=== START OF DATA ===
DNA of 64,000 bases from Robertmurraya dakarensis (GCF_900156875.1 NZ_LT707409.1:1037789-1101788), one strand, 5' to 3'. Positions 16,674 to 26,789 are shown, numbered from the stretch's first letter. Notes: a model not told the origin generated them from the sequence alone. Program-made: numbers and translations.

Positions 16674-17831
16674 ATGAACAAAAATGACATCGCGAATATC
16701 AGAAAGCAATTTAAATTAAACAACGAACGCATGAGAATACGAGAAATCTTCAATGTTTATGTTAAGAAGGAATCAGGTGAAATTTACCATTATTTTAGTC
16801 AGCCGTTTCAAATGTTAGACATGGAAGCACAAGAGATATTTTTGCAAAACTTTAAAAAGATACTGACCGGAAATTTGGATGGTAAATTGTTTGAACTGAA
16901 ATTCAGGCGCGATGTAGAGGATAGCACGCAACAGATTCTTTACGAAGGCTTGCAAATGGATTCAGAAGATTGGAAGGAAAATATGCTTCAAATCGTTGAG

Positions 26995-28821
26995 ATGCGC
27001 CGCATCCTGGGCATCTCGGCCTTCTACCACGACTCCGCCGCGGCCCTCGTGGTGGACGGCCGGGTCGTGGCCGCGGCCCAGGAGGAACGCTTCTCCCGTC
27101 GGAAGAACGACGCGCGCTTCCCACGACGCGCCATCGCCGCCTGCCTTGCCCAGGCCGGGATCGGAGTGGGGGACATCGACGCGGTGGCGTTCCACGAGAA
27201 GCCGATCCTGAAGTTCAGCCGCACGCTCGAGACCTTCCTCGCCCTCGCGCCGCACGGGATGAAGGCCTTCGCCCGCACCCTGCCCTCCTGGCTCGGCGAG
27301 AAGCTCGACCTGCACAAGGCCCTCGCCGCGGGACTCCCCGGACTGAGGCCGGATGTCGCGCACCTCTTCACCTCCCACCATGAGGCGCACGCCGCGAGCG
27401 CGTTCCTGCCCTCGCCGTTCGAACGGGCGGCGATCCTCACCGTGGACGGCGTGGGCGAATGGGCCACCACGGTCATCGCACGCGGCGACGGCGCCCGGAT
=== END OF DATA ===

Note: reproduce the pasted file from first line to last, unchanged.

DNA of 64,000 bases from Robertmurraya dakarensis (GCF_900156875.1 NZ_LT707409.1:1037789-1101788), one strand, 5' to 3'. Positions 16,674 to 26,789 are shown, numbered from the stretch's first letter. Notes: a model not told the origin generated them from the sequence alone. Program-made: numbers and translations.

Positions 16674-17831
16674 ATGAACAAAAATGACATCGCGAATATC
16701 AGAAAGCAATTTAAATTAAACAACGAACGCATGAGAATACGAGAAATCTTCAATGTTTATGTTAAGAAGGAATCAGGTGAAATTTACCATTATTTTAGTC
16801 AGCCGTTTCAAATGTTAGACATGGAAGCACAAGAGATATTTTTGCAAAACTTTAAAAAGATACTGACCGGAAATTTGGATGGTAAATTGTTTGAACTGAA
16901 ATTCAGGCGCGATGTAGAGGATAGCACGCAACAGATTCTTTACGAAGGCTTGCAAATGGATTCAGAAGATTGGAAGGAAAATATGCTTCAAATCGTTGAG

Positions 26995-28821
26995 ATGCGC
27001 CGCATCCTGGGCATCTCGGCCTTCTACCACGACTCCGCCGCGGCCCTCGTGGTGGACGGCCGGGTCGTGGCCGCGGCCCAGGAGGAACGCTTCTCCCGTC
27101 GGAAGAACGACGCGCGCTTCCCACGACGCGCCATCGCCGCCTGCCTTGCCCAGGCCGGGATCGGAGTGGGGGACATCGACGCGGTGGCGTTCCACGAGAA
27201 GCCGATCCTGAAGTTCAGCCGCACGCTCGAGACCTTCCTCGCCCTCGCGCCGCACGGGATGAAGGCCTTCGCCCGCACCCTGCCCTCCTGGCTCGGCGAG
27301 AAGCTCGACCTGCACAAGGCCCTCGCCGCGGGACTCCCCGGACTGAGGCCGGATGTCGCGCACCTCTTCACCTCCCACCATGAGGCGCACGCCGCGAGCG
27401 CGTTCCTGCCCTCGCCGTTCGAACGGGCGGCGATCCTCACCGTGGACGGCGTGGGCGAATGGGCCACCACGGTCATCGCACGCGGCGACGGCGCCCGGAT